The elbow is a hinge joint connecting the two parts of the arm. Proper functioning of the elbow is necessary for full use of the hand, so elbow problems may sometimes appear as difficulty using the hand. The functional interplay of the shoulder, elbow and wrist means that examination of all three joints may be necessary. Cervical and shoulder pain may be referred to the elbow.
The forearm is in constant use and poor protection of the soft tissue around the elbow makes this joint particularly prone to problems with tendons or bursae. The elbow is not usually a primary site for arthritis, although it may be involved in inflammatory arthritides.
The elbow acts as a connector between the upper arm and forearm. There are two joints that make up the elbow.
The humerus is the long bone of the upper arm which flares out at the distal end into the medial and lateral epicondyles that form the proximal part of the elbow joint. The radius and the ulnar are the bones of the forearm; the radius is on the thumb side and the ulnar on the little finger side. They form the distal part of the elbow joint. Flexion and extension occurs at the elbow joint. There is a joint between the proximal ends of the radius and ulna – the proximal radio-ulnar joint at which pronation and supination occurs. The proximal end of the ulnar is the olecranon process which is what we commonly call the elbow. The olecranon bursa lies over this process.
The large muscle in the back of the arm, the triceps, attaches to the point of the ulna (called the olecranon). When this muscle contracts, the elbow is straightened out. The biceps muscle in the front of the arm, when contracted, bends the elbow.
The forearm muscles which produce the movement of the hand at the wrist are attached to the epicondyles of the humerus. The extensor muscle which straighten (extend, dorsiflex) the hand at the wrist are attached to the lateral epicondyle and the flexor muscles, which bend (palmar flex) the hand at the wrist, to the medial epicondyle.
The ulnar nerve is one of the major nerves of the arm. It originates in the neck and runs down the inner side of the upper arm to behind the elbow. In the forearm it supplies the muscles with motor nerves (nerves that make the muscles move). Lower down it divides into branches that supply the skin of the palm and fourth and fifth fingers. As it passes in a groove over a prominence of the humerus at the back of the elbow it is close to the surface and therefore is vulnerable to knocks which can cause acute pain, numbness and a tingling sensation in the forearm and hand.
Problems of the elbow
Elbow problems usually present as complaints of pain, loss of movement, weakness, clicking or locking. Elbow pain may spread down the arm.
Soft tissue lesions are more common than joint diseases.
‘Tennis elbow’ usually brought on by over or abnormal use of the elbow.
‘Golfer’s elbow’ usually brought on by over or abnormal use of the elbow.
This may relate to pressure, inflammatory arthritis (rheumatoid arthritis, gout) or infection.
Rheumatoid arthritis and other arthropathies
RA often affects the elbow. Other arthropathies such as psoriatic arthritis and ankylosing spondylitis can involve the elbow.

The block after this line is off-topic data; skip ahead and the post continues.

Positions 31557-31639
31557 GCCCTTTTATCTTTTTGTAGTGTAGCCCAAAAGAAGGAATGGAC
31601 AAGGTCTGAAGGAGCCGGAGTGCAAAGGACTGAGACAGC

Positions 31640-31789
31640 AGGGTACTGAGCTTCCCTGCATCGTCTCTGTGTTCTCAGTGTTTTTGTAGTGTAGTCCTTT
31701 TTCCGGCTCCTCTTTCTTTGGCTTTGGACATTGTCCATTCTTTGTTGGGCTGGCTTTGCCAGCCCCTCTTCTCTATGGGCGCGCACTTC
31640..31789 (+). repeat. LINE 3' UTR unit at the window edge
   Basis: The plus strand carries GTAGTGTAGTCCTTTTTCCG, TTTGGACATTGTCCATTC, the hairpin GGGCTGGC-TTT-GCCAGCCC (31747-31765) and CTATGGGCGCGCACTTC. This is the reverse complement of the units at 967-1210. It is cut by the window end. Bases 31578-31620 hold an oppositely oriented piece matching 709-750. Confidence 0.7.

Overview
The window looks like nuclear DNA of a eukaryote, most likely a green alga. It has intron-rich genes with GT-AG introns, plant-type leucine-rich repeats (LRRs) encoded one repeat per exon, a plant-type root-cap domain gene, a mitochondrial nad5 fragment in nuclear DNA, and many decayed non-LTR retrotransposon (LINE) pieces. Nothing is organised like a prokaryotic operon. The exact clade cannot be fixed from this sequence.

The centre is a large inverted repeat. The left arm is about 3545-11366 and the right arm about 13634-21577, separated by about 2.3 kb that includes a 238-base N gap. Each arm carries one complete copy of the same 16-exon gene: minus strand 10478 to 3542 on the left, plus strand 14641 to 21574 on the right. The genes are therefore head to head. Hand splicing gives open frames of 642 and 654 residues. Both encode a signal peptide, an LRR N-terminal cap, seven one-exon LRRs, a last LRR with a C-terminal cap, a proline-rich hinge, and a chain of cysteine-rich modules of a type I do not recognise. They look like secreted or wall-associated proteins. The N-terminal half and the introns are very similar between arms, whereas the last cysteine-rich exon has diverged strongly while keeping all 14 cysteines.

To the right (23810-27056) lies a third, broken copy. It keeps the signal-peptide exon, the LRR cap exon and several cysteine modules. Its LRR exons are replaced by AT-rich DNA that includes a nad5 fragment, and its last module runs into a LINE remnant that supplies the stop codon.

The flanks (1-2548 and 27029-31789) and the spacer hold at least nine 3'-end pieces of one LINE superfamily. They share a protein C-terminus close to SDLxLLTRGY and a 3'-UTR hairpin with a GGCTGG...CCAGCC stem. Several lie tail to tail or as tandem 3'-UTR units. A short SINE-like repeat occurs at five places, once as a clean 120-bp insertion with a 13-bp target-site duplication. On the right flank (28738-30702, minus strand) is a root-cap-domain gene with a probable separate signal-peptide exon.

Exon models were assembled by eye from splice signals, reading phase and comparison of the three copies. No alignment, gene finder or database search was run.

Gout and pseudogout may cause elbow pain, affecting the joint or bursa.
Osteoarthritis does not often affect the elbow. It may follow previous injury.
Infection is an uncommon but important cause. This should always be thought of by the doctor as early diagnosis and treatment is necessary.
Neck and shoulder problems
Neck and shoulder pain can radiate down the arm to the elbow.
Occasionally people feel pain in the forearm up towards the elbow from wrist problems.
Tennis elbow is the most common problem affecting the common extensor origin at the lateral epicondyle. Elbow pain is exacerbated by gripping with the hands when the arm is extended – this is due to stress on the tendons. It is often caused by excessive activity involving the elbow, hand and wrist. This may relate to sport, hobbies or occupation. It can also occur spontaneously. Lesions of other soft tissue around the elbow are rare.
Neurological problems result in poorly localised pain or tingling in the hands and fingers.
Neurological pain may be caused by nerve entrapment.
Giving a history of elbow problems
Before commencing the physical examination you should give a summary of your elbow problem. It is important to describe restricted or painful movement and to describe the quality of the pain and when it is most severe.
The doctor should first ask you ‘What is the problem?’ and you should give a short response describing your symptoms and their effect on your quality of life.
Develop a script based on your own experience. You may still have the symptoms or you may be describing an episode you have had as if it were still present.
Describe as fully as you can your own symptoms, including where in the elbow you feel/felt pain or discomfort and whether you have/had any tingling in your arms and/or hands. Say if you have any stiffness, swelling or other symptoms. Mention how the problem is having an impact on your daily life, your work or your sleep.
Remember to describe how your condition affects/affected your quality of life using the framework covered in the earlier section of this manual. Consider self care (e.g. ability to wash, dress, toilet and feed), domestic care (e.g. ability to cook, clean, launder, shop), work (e.g. ability to stand, sit, type), leisure (e.g. ability to play sports, walk, go out for meals). Explain the way it limits/limited your activities and restricts/ restricted your participation in normal life.
Do not tell him everything spontaneously – just the important part. He will then need to ask further questions to fully characterise your problem. Develop a set of answers with your trainer to the following points. Prompt them if they omit important questions.
Pain is usually present and questions should establish:
- How the pain started and developed.
- The nature of the pain.
- The exact distribution of the pain.
- Whether the pain has increased or decreased over time.
- Whether it affects sleep.
- Whether anything exacerbates or relieves the pain. Stiffness may be a symptom and questions should establish:
- If you are stiff at all?
- When it is worse?
- What improves it?
Swelling may be a symptom and questions should establish:
- If you have noticed any swelling and where.